Flat White

Queensland’s undemocratic electoral processes

13 November 2017

12:05 PM

13 November 2017

12:05 PM

Libertarians, classical liberals and small government conservatives will likely be disappointed with their options when they come to vote in Queensland’s election. Faced with a choice of choosing between the Liberal National Party, Labor, the Greens and One Nation many may choose to put a blank ballot paper in the box. Where’s the Liberal Democrats or the Australian Conservatives they will likely ask? The answer to that question has nothing to do with either of those parties’ willingness to run candidates, but Queensland’s byzantine process for registering political parties. It’s time to call bullshit on the corrupt processes used to prevent Queenslanders voting for the party of their choice.

The process for registering a political party in Queensland is outlined in the Electoral Act of 1992 and is described in the Political Party Handbook produced by the Queensland Electoral Commission. That process requires that a political party either have a State MP or 500 members. For smaller political parties reaching the all-important 500 number is difficult; made even more difficult by the process used by the QEC to confirm these memberships.

The Political Party Handbook states:

Once satisfied that some application prima facie complies with the Act the commission will write to members inviting corroboration of their party membership. A pro forma response and business reply paid envelope are supplied to allow members to reply without cost to themselves. Replies are cross-referenced with the Queensland electoral roll.

Yes, that’s right. The QEC requires that members mail back confirming their membership for those memberships to be accepted. Anyone who has ever conducted a survey knows that the return rate for surveys is incredibly low.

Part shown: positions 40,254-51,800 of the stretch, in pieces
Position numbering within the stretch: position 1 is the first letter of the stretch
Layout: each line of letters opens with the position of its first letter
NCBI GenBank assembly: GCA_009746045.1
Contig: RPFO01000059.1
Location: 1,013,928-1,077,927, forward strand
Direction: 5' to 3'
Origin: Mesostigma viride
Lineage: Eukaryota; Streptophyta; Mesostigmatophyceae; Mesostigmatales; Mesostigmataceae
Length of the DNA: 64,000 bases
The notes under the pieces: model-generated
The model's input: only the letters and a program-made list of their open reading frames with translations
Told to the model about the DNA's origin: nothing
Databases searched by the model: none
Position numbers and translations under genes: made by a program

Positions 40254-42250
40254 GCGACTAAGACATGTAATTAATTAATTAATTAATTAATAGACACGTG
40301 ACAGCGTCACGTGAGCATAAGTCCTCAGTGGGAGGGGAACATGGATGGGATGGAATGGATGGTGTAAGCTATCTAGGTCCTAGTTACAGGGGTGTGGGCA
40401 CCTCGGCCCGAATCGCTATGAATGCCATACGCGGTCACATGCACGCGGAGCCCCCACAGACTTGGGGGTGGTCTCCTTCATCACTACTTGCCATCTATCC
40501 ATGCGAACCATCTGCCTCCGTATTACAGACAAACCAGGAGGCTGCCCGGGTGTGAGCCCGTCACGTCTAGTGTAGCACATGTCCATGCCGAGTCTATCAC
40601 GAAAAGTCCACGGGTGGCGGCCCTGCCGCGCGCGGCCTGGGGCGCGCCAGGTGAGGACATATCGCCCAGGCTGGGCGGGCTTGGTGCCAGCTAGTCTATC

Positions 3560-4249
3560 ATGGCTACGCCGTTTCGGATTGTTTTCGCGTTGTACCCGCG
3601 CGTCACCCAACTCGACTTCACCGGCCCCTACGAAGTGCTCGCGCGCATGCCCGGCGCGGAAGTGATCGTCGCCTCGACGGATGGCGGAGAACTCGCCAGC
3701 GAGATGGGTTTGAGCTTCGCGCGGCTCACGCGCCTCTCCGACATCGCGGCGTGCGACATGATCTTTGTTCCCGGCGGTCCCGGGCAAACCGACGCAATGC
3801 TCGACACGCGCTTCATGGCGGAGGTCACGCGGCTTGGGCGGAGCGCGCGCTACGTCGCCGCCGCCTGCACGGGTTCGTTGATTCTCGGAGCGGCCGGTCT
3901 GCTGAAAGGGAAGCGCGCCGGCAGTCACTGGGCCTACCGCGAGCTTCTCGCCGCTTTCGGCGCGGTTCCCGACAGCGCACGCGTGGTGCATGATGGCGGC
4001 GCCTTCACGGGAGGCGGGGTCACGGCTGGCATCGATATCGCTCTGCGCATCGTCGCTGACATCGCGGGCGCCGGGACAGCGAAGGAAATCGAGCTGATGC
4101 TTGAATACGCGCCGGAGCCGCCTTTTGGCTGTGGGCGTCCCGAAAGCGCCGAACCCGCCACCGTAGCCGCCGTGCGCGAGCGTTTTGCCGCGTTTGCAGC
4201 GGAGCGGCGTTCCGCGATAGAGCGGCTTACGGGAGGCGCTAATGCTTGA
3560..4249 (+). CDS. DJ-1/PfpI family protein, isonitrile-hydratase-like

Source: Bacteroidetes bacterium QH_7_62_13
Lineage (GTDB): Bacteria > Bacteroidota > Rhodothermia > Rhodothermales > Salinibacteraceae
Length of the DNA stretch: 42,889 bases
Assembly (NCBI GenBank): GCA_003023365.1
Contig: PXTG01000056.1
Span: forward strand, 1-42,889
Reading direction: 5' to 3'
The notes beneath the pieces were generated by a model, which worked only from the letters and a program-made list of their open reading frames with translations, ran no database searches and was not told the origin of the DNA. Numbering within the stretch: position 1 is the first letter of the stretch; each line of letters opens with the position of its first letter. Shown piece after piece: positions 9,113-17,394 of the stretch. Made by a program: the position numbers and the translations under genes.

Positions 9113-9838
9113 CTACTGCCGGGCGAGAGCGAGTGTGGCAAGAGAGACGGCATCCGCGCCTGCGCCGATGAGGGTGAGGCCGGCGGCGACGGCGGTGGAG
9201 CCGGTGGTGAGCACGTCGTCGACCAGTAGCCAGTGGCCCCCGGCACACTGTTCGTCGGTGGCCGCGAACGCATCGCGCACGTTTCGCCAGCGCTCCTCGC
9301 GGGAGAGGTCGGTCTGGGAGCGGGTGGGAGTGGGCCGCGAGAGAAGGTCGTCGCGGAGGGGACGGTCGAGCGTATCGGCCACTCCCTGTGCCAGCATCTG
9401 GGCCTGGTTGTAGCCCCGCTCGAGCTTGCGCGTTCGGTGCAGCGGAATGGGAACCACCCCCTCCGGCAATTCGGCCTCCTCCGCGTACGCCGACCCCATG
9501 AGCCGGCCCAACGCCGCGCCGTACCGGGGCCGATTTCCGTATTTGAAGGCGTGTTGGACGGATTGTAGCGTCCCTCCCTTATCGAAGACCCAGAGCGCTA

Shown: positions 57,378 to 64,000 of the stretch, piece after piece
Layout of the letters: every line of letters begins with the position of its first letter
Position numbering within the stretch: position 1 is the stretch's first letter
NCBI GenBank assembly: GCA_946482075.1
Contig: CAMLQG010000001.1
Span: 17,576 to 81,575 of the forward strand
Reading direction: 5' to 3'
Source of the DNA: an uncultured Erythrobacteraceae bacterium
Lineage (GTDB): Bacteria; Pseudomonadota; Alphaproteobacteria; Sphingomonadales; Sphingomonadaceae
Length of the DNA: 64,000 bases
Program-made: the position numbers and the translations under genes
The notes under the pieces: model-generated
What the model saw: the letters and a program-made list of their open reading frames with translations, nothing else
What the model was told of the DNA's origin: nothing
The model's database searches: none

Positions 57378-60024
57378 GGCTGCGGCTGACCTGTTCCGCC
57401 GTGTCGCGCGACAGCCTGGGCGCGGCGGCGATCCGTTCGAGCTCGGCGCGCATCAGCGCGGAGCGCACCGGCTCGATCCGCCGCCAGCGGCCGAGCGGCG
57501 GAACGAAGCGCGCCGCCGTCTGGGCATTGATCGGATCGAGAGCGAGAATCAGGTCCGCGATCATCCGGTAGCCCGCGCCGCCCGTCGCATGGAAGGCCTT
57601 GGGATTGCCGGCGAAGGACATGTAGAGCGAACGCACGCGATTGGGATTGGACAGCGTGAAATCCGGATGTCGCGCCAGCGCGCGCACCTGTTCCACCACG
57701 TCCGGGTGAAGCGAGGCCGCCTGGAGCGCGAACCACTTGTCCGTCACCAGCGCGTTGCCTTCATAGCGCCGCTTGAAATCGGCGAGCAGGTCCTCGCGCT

Many small political parties have less than 100 active members, with the remainder being busy people who are sympathetic to the cause, yet are unlikely to show up for a meeting. In practice this means parties hoping to register require significantly more members than the stated 500 to have a hope of meeting this threshold.

This byzantine process prevented the Australian Democrats from registering in Queensland at a time when it had a Senator representing Queensland in the mid-2000s. It’s now preventing both the Australian Conservatives and the Liberal Democrats from running candidates in the upcoming election.

If Queensland had an upper house this process may be defensible. At the federal level, some standards are required to prevent the Senate ballot paper becoming excessively large with unknown candidates. However, even at the federal level, micro parties such as the Pirate Party or WikiLeaks manage to get registered.

Without an upper house, Queenslanders can only vote for a local member, meaning any candidates for minor parties can only run in local electorates. The law as it stands, prevents passionate political activists running under the banner of their preferred party. If a member of a micro-party is endorsed by their party and chooses to run in their local electorate they should be able to do this.

The current system is convenient for the major political parties, it prevents them losing votes to parties that better represent the wishes of the electorate. It’s time the system changed. My suggestion to Queenslanders is if you don’t have a candidate worthy of your vote, don’t vote. Don’t allow a corrupt process to force you to endorse a candidate not worthy of your vote.

Justin Campbell is General Manager of LibertyWorks.

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